bone marrow into the liver people are usually noted especially without the trux8 fatigue or just
everyone’s not feeling well the day after they take it so it kind of ruined their their saturday if they took it on a
friday you get nausea vomiting hair loss it’s also going to increase your risk
for infections also um methotrexate is really interesting i just want to point out when you are prescribed with the trux8
you were given folic acid to take one milligram every day because of the way that methotrexate is going to
inhibit um or kind of use up that folate that your body needs what’s interesting
though is that not everyone is set up well to be able to use that folic acid
it’s not bioavailable to them it’s not the usable form your body has to do another step with methylation to make it
into methylfolate which is going to be the acceptable form to your body
so one of the things we like to track here to look at that for like nutrient deficiencies is because your mcv
tells us about the size of your red blood cell and if that size is greater than 92 then we’ll think of that lack of the
vitamins or that need for b vitamins and so if you have like these vitamins that may play into some of the fatigue
there’s a lot more concerns with demards than i listed here
and um and then kind of lastly the the game changers come along
probably in the last 15 or 20 years are your biologics and these things
are some of the number one selling drugs on the market these are like humera
embryo actemra rituxin remicade
all of these are zeljans aluminium all of these are going to end up and usually in the in nab or ad
these are really good drugs and i really saw those turn around a lot of people like their
they went from really hurting to a lot of improvement and quality of life
but only for so long because eventually they ran into getting an infection it
may not be a serious infection that needed hospitalization but we’d have to stop therapy and initiate antibiotic
treatment when they got sick so they didn’t get a serious infection
these medications also may increase increased risk for um malignancies
so thankfully i didn’t see any of those serious side effects so i hope to say that this is less likely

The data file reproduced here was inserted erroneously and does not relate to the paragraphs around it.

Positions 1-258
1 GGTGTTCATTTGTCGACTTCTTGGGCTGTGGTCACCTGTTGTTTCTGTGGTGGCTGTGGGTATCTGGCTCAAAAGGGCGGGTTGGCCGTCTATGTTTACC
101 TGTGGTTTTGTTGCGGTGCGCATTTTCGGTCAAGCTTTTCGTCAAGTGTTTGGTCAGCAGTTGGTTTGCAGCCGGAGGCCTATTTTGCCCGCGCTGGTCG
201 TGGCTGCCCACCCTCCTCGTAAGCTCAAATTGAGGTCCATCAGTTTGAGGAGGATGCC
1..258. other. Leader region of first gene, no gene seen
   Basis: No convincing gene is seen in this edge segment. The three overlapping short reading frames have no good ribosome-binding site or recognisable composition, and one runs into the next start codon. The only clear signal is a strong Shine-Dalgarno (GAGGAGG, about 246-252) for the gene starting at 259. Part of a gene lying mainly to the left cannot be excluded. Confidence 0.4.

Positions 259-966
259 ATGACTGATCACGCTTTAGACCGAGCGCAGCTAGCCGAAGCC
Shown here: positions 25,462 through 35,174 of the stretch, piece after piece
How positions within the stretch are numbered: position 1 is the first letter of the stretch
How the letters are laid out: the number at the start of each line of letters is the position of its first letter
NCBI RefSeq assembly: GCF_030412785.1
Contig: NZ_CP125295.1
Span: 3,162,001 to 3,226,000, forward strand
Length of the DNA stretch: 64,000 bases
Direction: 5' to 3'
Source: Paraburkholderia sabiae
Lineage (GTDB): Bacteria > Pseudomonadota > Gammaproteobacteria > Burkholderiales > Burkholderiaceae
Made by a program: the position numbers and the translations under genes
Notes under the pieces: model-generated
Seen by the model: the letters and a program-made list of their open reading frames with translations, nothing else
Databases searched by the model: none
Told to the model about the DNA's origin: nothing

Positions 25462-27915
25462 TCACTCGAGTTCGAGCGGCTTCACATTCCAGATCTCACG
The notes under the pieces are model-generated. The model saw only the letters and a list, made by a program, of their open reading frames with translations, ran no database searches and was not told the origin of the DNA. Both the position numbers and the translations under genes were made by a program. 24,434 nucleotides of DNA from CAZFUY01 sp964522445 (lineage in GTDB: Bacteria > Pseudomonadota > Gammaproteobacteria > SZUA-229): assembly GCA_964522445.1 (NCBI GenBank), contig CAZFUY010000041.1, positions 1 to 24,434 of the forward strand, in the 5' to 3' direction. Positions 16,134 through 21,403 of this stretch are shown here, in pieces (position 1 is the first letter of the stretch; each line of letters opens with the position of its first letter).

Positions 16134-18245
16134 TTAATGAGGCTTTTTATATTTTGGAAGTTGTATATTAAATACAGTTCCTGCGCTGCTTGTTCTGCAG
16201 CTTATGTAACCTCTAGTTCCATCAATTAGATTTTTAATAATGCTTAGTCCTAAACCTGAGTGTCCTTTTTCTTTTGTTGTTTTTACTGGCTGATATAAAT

however the things i did see were those mild infections that happened
that need to come off when you come off the medications you will usually flare um and then you would fight to get the
disease under control again it was a very like touch and go kind of thing
but i still like through all of this i just thought
because because r.a is so aggressive in some people
that if we didn’t have to be on one of all of these medications to improve quality of
life to reduce pain to improve function then i thought that would be a win and
so i my my aim and what we do here is to try
to reduce the amount of medications that you need to fight this disease
and reduce the doses of these or how frequently you need them
so i was listening to a internal medicine podcast the other day and without rheumatoid arthritis for the
primary care physician and this rheumatologist was saying how
he explains to patients how rheumatoid arthritis is your immune system turned on or it’s attacking
itself and and he he talks about when he was asked about dietary modifications or other kind of
supplementation helps to reduce these symptoms he said it was all kind of pop science
and and then the next breath he he literally said i you know i don’t know what turns on your
uh turn on your immune system to cause this and and and honestly that is what we do in
this clinic like we are working to find out what turned on your immune system
and kind of what pissed it off
so i’m very thankful for conventional treatment was necessary needed then there’s no shame in using it
but i just still believe there’s also a better way to do things but we want you to have a good quality
of life we don’t want the disease to progress so sometimes it’s a both and not either or and what we do
so i don’t want you to hear them saying these medications are evil
and so now let’s get to functional medicine this is how we do it
hope you remember that song so
what is the root cause of nearly all if not all chronic disease
i’ll give you a hint of inflammation inflammation in acute processes is
necessary chronic inflammation is another
another thing altogether chronic inflammation is going to be linked to several things
[Music] dementia cardiovascular disease diabetes cancer
even depression certain neurological conditions
audio immune conditions arthritis so
we want to see kind of where you stand with inflammation
and we want to work to bring that down and that’s some of why some of us maybe namely these are kind
of incessant about checking either inflammatory markers because i want to see
that what we’re doing is working i really care most that your symptoms are getting better and you’re noticing
changes in improvement in your life but we’ll make sure we’re on the right track
so we work to go as far upstream as possible
to find out what triggers keep this kept or started this in the